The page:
If you asked me, I’d tell you that I’m not good at making plans. This is a lie. I would also tell you I don’t enjoy making plans. This is sometimes a lie, sometimes the truth.
I didn’t talk much about my first trip to Europe this year, when I visited London and Amsterdam, mostly because I was mentally really fucking over it. I’d planned the entire thing. I went with two other people, but I was the only one who put in effort to figure out the plane tickets, and the airbnb (which I’d never used before and now use almost exclusively during my travels); I was unofficially in charge of figuring out how to get to airports and train stations, I found/booked the hostel we stayed in in Amsterdam…you get the idea. All of this on top of planning fun things I wanted to do and see.
And I did have fun! I got the chance to explore the cities both by myself and with the one of my companions who was/is still a good friend of mine (the other companion was someone I have a weird history with and frankly it was a mistake bringing them along). It was my first time leaving the country! Amsterdam was the first city I’d been in where the main language wasn’t English (which was exciting to me), and I loved that place more than I’ve loved the many cities I’ve been to. But my god…
It was fucking exhausting. I resented that trip by the end of it. I hated that I’d planned the entire thing. I hated that I’d brought someone I didn’t want to hang out with (and once we returned, never hung out with again in true “you’ll either hate them or be closer after a trip together” fashion). In the weeks following, I would think about that trip and get frustrated because I felt like I’d spent the entire time being bossy and annoyed, neither of which are core aspects of my personality but show out when I’m anxious. But I didn’t want to seem ungrateful for what was a huge privilege to get to do. So I just didn’t talk about it.
All of this to explain that despite what I might say, I’m actually great at planning, but depending on the circumstances, I don’t always get a kick out of it. ((However, if you ever wanna pay me to put together an affordable and lovely trip (or an expensive and bougie one) to someplace for you though, just let me know. Will perform labor in exchange for currency.))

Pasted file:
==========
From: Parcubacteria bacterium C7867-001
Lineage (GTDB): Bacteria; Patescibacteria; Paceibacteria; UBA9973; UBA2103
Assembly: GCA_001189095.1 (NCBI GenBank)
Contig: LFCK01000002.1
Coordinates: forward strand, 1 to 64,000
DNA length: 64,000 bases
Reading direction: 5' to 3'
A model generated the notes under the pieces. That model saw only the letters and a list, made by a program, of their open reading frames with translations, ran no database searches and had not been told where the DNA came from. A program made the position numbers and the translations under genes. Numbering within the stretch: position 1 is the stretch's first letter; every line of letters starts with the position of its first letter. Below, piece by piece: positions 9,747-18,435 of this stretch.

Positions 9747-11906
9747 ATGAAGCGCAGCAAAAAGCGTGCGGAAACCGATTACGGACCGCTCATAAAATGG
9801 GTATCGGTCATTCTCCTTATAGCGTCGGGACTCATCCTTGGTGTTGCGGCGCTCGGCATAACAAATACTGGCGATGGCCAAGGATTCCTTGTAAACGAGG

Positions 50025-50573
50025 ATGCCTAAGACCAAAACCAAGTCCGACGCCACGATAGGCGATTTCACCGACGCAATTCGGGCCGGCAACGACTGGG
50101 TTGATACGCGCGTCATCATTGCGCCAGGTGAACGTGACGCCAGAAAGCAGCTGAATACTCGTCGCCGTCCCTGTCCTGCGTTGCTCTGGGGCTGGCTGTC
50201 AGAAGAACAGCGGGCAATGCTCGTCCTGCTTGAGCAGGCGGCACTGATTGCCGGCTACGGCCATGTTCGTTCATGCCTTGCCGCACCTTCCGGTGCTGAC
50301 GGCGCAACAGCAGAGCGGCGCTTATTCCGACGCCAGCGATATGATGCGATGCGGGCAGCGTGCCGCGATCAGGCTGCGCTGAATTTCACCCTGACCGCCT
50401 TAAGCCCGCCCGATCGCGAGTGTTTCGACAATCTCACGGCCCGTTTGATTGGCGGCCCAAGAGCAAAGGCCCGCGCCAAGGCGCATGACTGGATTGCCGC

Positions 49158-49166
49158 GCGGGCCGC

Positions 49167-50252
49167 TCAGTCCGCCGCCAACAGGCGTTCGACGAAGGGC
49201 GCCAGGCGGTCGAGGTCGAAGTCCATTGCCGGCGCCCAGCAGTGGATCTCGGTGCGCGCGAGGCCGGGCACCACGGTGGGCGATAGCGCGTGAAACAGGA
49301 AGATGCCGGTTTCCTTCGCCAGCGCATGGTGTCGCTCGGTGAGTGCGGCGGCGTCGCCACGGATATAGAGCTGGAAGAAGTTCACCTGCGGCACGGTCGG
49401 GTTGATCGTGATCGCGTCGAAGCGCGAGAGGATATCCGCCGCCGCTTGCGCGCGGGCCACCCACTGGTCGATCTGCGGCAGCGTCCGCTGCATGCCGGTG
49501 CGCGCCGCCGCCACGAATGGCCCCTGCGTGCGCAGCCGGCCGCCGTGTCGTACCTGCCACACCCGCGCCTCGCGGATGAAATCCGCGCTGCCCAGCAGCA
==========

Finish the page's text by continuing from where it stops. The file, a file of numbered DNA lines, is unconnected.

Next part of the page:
So when I decided I was going to go a second time, I knew it had to be either alone (like my trip to San Diego this spring that was truly an amazing time) or with someone who’s personality complimented my own.
Planning this trip to London was so much better than the last time. My companion, Allie, bought her own ticket and didn’t need me to walk her through it. In fact, we only met up once to decide on where we’d stay. We each have day trips we’re going on solo in the middle of the week to focus on our separate interests. Like, it’s been the least stressful experience. It’s even been fun figuring things out because I’ve barely felt, and still haven’t really felt, anxious. She, like me, doesn’t always feel the need to talk because there’s so much to see and make mental notes of to write about in the future.
The personality of your companion makes a world of difference when it comes to how much you’ll enjoy yourself on a trip!! Don’t go someplace with someone you argue with a lot, or who’s anxiety adds to your own. If you wanna be extra safe, take a short trip somewhere with someone first before you travel to another country. Magnify the way they act on that trip by ten and then decide if you can do 1-2 weeks with them elsewhere. Learn after my mistakes, kiddos, it’s what I’m here for.
So that’s how this trip has come to be. More on “why london” and what I’ve been up to while I’m here, later!